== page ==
An International NGO, Christian Aid, has called on African Leasers to abide by the Abuja Declaration on health by allocating at least 15 per cent of their annual budget to boast healthcare delivery in the continent.Head of Programme Quality Africa. Christian Aid, Miriam Machaya said this at the Ellis-Hadwin Health Legacy Project Global Celebration via webinar organised by Christian Aid on Thursday .
Supreme reports that on April 27, 2001, African governments made a pledge to allocate at least 15 per cent of their annual budgets to the health sector. This vow became known as the Abuja Declaration. Machaya said that commitment to the declaration would help the continent work towards strengthening the health sector in Africa and mitigate the rising cases of morality as well as poverty. According to Christian Aid , the Ellis-Hadwin Health Legacy Project Global was a 2.9 million pounds, fund set up to deliver a three year health programme in Africa.
The project being handled by Christian Aid would run for four years specifically in Burundi, Sierra Leone and South Sudan. She said that Christian Aid was working towards strengthening the continent’s health sector and building resistance community to resist health shocks when the happen like the recent volcano in Congo. “We are guided by the Christian Aid policy in all we do ,we build partnership and build regional policy agenda to aim higher for universal health .” We also strengthen technology .we want to work to end inequality in the health sector in Africa .“We really invest in health because we believe that is key for sustainable health so we have programmes that handle issues on ground.
Ms Karimi Kinoti ,Head of Africa Christian Aid said that the Ellis-Hadwin Legacy global celebration was an event to appreciate the sacrifice of Ellis-Hadwino to the health sector . Kinoti said that the armed crisis experienced by these countries made the health sector weak that was why it was important for Christian Aid to engage in the health sector .According to her, health is fundamental right but sadly that is not the case in Africa.Kinoti added that having money and medical cover was not even a guarantee for good health adding that health care delivery should not just be available in quantity but in quality as well.
“Medical cover, liquid cash is not a bottomless pit, if a person is not well for example a chronic illness, quality health is a huge financial burden for many households especially the poor households where decisions has to be made on a daily basis, continually on what the available money should be used for; school, food, hospital etcetera” She said. “Affordable health care models are far from being standard practice, so it is the question of quality, there is also the question of affordability”.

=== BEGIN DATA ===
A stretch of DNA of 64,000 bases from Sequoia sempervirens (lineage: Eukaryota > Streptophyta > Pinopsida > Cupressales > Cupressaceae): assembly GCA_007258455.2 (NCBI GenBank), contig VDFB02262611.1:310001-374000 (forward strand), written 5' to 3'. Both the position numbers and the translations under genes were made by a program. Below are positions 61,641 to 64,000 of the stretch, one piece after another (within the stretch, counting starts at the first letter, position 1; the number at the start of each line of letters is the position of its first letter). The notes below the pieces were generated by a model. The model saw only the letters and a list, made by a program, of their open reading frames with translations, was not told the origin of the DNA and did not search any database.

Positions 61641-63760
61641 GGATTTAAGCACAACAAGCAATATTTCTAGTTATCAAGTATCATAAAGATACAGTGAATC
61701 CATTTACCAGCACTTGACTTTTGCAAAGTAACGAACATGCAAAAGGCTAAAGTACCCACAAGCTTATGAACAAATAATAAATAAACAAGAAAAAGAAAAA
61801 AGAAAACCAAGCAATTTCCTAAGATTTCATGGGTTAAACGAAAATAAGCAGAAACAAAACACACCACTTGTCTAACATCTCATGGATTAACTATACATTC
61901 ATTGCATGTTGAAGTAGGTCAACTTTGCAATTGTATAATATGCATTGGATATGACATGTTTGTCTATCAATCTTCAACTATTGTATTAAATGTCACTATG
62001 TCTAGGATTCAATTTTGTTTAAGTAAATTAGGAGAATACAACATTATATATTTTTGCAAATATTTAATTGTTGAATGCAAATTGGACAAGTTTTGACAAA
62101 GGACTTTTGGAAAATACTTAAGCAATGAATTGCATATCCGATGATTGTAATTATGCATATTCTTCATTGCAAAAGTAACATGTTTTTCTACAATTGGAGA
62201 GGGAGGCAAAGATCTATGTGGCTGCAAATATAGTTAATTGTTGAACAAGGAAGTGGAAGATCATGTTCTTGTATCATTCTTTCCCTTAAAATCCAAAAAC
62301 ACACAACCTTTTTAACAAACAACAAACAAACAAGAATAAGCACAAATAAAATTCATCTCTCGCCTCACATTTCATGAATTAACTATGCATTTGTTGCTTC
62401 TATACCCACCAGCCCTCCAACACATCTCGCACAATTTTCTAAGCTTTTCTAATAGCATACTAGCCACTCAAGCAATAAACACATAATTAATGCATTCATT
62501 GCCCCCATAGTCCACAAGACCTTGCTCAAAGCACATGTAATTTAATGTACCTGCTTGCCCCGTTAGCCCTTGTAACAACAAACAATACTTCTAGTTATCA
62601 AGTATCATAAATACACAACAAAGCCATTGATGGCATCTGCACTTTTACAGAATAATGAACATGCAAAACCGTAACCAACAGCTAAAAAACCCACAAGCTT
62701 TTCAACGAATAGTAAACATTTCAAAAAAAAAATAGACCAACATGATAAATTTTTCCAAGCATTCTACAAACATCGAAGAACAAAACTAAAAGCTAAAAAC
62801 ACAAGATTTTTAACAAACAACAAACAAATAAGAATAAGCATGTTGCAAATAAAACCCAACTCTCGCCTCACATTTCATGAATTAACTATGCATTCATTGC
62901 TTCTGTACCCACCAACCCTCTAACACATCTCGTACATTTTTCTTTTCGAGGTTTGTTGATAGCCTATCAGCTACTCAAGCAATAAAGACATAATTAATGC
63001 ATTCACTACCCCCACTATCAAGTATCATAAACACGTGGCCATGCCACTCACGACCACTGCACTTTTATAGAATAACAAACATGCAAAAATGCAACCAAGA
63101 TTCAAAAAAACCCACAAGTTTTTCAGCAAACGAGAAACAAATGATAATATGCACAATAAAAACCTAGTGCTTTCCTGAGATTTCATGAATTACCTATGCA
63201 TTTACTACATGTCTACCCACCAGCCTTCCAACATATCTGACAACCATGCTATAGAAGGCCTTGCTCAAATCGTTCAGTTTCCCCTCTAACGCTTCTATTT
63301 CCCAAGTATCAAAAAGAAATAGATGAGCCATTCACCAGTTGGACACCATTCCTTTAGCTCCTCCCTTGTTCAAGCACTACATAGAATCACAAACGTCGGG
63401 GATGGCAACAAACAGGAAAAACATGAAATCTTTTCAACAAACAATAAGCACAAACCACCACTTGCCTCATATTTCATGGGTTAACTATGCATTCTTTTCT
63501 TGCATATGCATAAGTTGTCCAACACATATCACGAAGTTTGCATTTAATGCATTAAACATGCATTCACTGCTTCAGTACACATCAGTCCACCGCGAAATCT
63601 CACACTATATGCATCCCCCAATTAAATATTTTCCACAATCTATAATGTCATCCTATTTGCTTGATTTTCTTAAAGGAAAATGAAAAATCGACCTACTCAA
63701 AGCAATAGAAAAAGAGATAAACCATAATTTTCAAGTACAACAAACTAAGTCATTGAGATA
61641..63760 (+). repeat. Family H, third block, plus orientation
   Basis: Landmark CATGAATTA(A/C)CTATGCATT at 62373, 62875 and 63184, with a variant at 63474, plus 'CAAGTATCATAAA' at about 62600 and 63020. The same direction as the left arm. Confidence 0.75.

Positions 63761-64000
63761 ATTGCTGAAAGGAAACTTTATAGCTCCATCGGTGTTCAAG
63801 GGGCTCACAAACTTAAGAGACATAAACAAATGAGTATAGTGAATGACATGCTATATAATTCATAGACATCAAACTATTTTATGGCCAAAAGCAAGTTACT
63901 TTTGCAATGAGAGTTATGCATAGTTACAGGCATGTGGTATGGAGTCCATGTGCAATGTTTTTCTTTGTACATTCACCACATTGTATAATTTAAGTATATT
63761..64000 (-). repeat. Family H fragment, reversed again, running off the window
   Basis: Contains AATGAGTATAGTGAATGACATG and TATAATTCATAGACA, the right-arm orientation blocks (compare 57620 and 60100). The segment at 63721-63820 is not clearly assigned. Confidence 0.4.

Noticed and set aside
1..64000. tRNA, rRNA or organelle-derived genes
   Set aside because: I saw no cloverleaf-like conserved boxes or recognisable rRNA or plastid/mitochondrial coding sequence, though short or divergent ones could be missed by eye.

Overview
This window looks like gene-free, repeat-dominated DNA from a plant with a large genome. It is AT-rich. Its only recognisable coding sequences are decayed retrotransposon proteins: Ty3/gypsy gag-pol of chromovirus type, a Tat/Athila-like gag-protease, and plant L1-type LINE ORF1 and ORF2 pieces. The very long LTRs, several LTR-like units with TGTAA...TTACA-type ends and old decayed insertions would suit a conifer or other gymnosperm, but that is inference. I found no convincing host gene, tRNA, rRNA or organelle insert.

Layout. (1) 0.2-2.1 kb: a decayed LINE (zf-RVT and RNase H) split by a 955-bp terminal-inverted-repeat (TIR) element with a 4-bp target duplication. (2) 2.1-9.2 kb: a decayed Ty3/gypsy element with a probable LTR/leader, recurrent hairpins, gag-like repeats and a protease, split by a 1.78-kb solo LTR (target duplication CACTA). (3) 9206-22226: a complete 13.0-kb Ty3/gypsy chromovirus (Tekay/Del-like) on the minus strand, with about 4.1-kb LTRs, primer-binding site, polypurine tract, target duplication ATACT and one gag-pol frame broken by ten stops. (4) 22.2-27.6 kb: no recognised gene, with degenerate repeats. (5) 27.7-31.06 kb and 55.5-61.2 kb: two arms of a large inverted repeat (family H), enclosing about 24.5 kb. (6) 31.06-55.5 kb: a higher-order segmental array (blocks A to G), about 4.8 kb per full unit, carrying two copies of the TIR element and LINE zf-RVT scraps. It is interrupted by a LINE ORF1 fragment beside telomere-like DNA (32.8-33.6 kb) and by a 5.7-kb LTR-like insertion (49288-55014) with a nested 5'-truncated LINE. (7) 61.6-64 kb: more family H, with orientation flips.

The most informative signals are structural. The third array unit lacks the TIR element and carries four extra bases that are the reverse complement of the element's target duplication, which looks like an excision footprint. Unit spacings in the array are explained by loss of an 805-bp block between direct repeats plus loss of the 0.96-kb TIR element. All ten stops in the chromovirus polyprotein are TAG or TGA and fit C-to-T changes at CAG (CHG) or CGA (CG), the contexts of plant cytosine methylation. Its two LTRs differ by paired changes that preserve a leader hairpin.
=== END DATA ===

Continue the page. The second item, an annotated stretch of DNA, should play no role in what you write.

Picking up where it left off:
Kinoti said that most African governments depended on external resources to run their health sectors.She said that Christian Aid strategic framework in the health sector in Africa was to help to step up development role.She added that there was also need for governments to increase financing the health sector from domestic resources adding that it will go a long way to solve most health issues. She added that there was need to also leverage on the health innovation and partnership to increase health reach to vulnerable people.
Kinoti said that vulnerable and marginalised groups were grateful for the work of Christian Aid did and the ones they would continue to do to have access to good and affordable healthcare as the NGO come to the end of the legacy programme. Also speaking, Ms Anne Adah-Ogoh ,Health Legacy Programme Manager said that the project was carried out in five countries of Burundi, Sierra Leone, South Sudan Kenya and Nigeria. Adah-Ogoh said that the aim of the programme was to test community health approach in fragile and supply challenged settings where longer term programming can be extremely challenging. She said that this would help to understand what approaches were most suitable in these contexts.
“Improving poor women and men’s access to essential health care is the overall aim of the community health approach. “The Health Legacy programme is specifically intended to support Christian Aid to strengthen our evidence base, communicate our impact and leverage other funding through testing approaches, match funding and relationship building.